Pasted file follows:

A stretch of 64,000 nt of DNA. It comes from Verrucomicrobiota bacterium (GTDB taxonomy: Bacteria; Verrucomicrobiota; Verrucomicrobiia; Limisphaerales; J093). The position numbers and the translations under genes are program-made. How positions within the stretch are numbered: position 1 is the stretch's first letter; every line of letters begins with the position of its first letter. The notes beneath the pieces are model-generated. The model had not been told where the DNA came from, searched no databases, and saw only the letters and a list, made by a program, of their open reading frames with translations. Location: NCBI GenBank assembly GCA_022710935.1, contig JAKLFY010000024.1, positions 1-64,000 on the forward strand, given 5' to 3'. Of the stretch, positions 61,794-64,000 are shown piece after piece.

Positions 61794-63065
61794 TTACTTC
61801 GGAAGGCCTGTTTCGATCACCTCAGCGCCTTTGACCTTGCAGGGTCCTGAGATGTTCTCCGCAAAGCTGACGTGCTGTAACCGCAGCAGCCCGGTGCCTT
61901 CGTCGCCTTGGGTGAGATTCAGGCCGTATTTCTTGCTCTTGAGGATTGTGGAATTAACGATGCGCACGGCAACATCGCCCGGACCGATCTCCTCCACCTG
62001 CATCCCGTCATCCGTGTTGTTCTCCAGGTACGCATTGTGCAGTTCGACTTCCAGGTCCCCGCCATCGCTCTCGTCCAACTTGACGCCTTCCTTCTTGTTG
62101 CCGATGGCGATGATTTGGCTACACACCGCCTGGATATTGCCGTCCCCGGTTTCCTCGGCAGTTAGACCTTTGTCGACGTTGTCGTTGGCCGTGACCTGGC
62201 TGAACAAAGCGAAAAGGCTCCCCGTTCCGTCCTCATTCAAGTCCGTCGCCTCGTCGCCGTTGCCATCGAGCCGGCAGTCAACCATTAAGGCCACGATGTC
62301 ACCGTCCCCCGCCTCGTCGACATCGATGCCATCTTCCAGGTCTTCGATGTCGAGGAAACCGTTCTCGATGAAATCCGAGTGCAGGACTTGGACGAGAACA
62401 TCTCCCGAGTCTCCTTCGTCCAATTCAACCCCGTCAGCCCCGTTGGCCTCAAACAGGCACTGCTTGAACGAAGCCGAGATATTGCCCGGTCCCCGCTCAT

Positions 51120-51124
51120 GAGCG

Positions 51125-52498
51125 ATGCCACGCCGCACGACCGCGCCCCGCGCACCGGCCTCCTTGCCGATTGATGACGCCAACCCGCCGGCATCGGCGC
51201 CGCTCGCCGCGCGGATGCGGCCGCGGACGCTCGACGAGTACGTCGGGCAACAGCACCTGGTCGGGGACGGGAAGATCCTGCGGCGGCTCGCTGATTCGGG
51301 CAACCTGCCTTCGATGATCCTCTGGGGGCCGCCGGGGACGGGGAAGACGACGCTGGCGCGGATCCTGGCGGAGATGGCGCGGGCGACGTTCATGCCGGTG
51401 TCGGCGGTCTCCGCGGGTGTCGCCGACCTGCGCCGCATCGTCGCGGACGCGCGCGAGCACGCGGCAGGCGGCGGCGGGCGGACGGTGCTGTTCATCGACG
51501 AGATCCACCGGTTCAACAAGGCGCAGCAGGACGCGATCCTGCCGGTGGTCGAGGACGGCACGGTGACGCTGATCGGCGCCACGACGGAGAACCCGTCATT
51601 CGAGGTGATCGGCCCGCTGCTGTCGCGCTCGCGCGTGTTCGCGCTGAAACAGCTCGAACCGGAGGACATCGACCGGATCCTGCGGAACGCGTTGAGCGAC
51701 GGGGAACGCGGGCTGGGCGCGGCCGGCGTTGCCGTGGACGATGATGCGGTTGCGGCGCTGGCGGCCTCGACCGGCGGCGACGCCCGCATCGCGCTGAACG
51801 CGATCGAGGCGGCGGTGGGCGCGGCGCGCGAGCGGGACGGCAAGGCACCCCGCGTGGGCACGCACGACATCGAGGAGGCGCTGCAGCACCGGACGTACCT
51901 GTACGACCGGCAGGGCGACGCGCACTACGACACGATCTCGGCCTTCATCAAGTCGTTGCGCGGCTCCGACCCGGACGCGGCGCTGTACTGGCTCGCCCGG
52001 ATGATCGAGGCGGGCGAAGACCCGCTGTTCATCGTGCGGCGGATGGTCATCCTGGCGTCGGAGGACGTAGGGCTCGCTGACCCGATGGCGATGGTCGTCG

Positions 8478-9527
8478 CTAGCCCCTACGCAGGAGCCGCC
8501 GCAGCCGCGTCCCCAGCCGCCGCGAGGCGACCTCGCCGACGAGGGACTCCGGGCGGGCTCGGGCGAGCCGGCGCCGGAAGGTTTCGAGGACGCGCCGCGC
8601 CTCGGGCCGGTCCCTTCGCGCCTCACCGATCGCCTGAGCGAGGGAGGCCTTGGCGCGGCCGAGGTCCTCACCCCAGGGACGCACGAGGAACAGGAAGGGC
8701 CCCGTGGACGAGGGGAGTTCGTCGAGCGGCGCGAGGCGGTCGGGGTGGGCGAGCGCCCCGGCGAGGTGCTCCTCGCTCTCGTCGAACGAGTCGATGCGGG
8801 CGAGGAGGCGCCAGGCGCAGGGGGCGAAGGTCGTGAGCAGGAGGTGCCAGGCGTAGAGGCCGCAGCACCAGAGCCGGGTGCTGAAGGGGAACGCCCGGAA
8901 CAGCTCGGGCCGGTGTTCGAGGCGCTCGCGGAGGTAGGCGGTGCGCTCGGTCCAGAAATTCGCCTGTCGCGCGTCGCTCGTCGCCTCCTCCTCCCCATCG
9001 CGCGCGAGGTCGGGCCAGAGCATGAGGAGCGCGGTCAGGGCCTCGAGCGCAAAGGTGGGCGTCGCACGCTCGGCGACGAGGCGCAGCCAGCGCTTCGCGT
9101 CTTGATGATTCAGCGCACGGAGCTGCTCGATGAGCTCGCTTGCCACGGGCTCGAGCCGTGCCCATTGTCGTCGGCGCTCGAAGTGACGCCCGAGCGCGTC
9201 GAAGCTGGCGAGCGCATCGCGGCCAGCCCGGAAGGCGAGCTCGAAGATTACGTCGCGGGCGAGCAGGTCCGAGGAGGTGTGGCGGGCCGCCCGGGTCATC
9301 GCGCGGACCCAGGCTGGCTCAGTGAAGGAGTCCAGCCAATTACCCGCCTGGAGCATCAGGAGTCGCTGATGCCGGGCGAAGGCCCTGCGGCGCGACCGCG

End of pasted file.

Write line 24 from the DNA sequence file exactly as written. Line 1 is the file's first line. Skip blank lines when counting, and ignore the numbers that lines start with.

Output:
Positions 8478-9527